Forum Replies Created
Positives i can think of, but comments completely welcome if i have any of this stuff wrong.
– inexpensive to get the rating certificate (our club subscribes to PHRF-LO)
– still lots of PHRF events
– known situation in terms of how you are boat-to-boat
– better competition
– your boat is measured so you will know more about it
– better forward compatibility with racing scene
– some regattas (seem to be not very many) no longer have PHRF classes
i changed the topic title to reflect a question that seems pretty valid after looking at the local club racing scene here on Lake Ontario. What are the positives and negatives of PHRF and IRC specifically pertaining to casually (OK, we still are trying to win but we’re not a bonafide racing program) racing an Olson 30.
On Lake Ontario there’s currently a healthy discussion around PHRF vs. IRC. near as i can tell, most, if not all regattas support both rating systems. The organizations who favour one over the other seem to be promoting (gently?) one or the other. for example one of the main local series is LORC (Lake Ontario Racing Council) are pushing IRC yet they still have PHRF classes at their regattas.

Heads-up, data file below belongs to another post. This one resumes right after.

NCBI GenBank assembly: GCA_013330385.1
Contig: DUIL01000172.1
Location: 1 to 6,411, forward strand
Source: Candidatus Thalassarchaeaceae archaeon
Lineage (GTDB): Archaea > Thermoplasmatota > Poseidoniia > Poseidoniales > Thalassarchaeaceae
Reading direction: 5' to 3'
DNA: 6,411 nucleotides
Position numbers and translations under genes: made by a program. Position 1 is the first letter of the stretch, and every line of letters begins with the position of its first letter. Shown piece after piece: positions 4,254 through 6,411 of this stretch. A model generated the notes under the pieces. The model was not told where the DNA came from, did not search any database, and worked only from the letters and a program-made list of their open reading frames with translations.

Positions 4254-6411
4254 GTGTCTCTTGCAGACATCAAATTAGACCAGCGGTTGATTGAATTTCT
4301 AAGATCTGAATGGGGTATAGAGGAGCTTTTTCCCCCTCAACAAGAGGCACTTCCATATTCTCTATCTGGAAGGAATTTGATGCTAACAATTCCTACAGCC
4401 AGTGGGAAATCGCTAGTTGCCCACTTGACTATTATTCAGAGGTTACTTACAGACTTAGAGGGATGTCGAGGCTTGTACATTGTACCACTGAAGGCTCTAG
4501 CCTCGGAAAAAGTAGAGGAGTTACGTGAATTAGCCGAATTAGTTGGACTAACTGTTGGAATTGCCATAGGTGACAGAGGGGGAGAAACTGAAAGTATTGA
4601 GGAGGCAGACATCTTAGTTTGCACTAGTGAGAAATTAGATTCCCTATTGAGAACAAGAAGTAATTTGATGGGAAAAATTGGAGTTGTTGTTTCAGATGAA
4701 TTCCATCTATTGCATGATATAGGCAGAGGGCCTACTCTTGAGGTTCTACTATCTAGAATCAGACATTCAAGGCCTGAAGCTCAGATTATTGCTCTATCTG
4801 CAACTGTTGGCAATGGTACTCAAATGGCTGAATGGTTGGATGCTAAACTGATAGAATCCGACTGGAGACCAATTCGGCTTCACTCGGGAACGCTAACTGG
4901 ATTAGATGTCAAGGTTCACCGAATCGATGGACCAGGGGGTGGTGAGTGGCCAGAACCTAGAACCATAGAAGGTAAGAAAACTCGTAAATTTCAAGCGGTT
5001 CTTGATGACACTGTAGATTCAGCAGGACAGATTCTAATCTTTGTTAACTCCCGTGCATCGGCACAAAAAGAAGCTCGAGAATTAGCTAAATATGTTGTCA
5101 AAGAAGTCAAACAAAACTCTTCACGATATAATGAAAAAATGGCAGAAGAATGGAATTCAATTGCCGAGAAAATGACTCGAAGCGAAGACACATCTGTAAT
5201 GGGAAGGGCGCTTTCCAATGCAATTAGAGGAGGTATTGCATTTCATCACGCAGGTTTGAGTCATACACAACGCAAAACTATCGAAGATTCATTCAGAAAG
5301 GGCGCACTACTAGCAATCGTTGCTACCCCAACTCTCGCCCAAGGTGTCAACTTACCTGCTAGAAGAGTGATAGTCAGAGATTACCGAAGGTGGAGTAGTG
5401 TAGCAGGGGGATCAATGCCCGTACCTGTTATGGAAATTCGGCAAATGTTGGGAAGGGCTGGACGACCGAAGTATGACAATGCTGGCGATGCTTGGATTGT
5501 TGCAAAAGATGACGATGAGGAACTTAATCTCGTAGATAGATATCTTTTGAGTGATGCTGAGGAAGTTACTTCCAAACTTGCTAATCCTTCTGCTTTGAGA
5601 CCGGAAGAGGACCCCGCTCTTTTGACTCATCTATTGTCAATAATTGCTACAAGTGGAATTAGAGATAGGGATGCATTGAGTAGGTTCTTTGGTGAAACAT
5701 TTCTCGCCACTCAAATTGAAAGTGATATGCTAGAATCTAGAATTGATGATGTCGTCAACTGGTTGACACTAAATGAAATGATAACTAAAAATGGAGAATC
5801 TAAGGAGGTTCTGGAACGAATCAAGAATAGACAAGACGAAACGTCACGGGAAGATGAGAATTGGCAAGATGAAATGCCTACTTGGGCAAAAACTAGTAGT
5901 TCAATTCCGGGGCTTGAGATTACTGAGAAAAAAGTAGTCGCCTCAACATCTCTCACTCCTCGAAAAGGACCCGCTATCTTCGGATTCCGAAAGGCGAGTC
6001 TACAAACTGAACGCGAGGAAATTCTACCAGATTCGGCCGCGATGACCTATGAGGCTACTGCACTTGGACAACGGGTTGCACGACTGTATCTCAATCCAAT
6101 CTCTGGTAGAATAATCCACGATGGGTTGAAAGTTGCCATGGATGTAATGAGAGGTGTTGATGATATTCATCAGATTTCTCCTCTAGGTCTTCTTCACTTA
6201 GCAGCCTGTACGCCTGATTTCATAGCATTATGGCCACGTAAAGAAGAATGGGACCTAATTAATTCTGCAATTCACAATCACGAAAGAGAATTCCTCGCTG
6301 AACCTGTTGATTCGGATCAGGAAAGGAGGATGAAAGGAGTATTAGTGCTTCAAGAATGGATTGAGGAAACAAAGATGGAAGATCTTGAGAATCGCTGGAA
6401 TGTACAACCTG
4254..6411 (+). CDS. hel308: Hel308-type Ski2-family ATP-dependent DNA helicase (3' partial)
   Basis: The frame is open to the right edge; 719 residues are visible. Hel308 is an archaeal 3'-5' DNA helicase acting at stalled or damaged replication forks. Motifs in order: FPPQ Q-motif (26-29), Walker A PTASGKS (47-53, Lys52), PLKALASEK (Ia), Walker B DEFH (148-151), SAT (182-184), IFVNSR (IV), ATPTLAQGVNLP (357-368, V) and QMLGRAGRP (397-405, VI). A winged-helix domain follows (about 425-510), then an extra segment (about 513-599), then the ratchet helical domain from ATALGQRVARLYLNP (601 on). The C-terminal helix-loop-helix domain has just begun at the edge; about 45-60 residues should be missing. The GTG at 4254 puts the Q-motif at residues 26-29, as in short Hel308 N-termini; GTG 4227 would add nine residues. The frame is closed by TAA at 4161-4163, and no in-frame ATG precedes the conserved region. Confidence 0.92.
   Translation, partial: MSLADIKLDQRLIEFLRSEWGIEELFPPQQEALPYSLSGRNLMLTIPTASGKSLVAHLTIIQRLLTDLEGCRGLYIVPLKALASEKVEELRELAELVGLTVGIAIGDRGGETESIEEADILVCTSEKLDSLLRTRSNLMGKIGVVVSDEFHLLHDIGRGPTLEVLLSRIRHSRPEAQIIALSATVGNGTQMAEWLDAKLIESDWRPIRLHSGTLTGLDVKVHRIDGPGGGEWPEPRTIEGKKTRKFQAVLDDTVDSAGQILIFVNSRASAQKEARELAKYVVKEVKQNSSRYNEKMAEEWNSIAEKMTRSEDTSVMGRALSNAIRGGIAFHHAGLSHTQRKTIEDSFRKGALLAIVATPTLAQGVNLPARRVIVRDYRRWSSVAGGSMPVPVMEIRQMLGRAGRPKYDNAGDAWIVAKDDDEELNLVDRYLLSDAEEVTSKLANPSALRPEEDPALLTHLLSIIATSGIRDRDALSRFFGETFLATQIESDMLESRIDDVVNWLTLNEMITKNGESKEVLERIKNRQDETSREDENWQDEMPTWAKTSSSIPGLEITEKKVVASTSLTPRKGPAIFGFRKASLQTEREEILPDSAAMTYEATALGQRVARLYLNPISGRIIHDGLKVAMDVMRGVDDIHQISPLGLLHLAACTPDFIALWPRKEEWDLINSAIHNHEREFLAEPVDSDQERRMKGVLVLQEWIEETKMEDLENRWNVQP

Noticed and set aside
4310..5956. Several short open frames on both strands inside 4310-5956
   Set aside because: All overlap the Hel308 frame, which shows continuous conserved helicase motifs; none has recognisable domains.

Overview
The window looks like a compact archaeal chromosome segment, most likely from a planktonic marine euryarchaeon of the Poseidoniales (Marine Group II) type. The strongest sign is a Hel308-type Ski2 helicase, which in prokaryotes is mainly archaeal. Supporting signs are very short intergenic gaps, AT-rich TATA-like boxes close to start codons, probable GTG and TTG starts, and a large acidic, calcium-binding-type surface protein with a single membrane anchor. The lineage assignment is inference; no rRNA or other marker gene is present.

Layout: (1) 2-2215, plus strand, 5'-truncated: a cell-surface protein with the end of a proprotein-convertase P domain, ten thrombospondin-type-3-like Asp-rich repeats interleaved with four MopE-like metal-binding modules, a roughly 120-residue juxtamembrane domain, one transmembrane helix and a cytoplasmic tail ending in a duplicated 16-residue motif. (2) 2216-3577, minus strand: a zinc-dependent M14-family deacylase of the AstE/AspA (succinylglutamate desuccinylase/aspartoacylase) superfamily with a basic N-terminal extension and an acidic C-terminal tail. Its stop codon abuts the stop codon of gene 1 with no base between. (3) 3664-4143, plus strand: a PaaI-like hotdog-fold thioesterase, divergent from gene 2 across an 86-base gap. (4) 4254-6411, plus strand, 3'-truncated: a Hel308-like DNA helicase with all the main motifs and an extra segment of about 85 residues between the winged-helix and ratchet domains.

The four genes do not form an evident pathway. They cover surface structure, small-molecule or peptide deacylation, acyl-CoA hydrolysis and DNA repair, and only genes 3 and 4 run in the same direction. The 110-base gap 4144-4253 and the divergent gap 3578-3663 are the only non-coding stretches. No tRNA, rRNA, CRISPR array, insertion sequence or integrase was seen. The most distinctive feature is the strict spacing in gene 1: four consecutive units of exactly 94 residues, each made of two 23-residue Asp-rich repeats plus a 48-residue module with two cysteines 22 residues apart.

For someone like me who is relatively new to sailboat racing (outside of wednesday club stuff) it’s pretty confusing.
In Ontario there is a lot of racing under PHRF and the Olson 30 does pretty well. LYRA is an organization of clubs from all over the lake and an Olson 30 was recently Boat of the Year, co-winner with a J30. This year’s winner was a J35.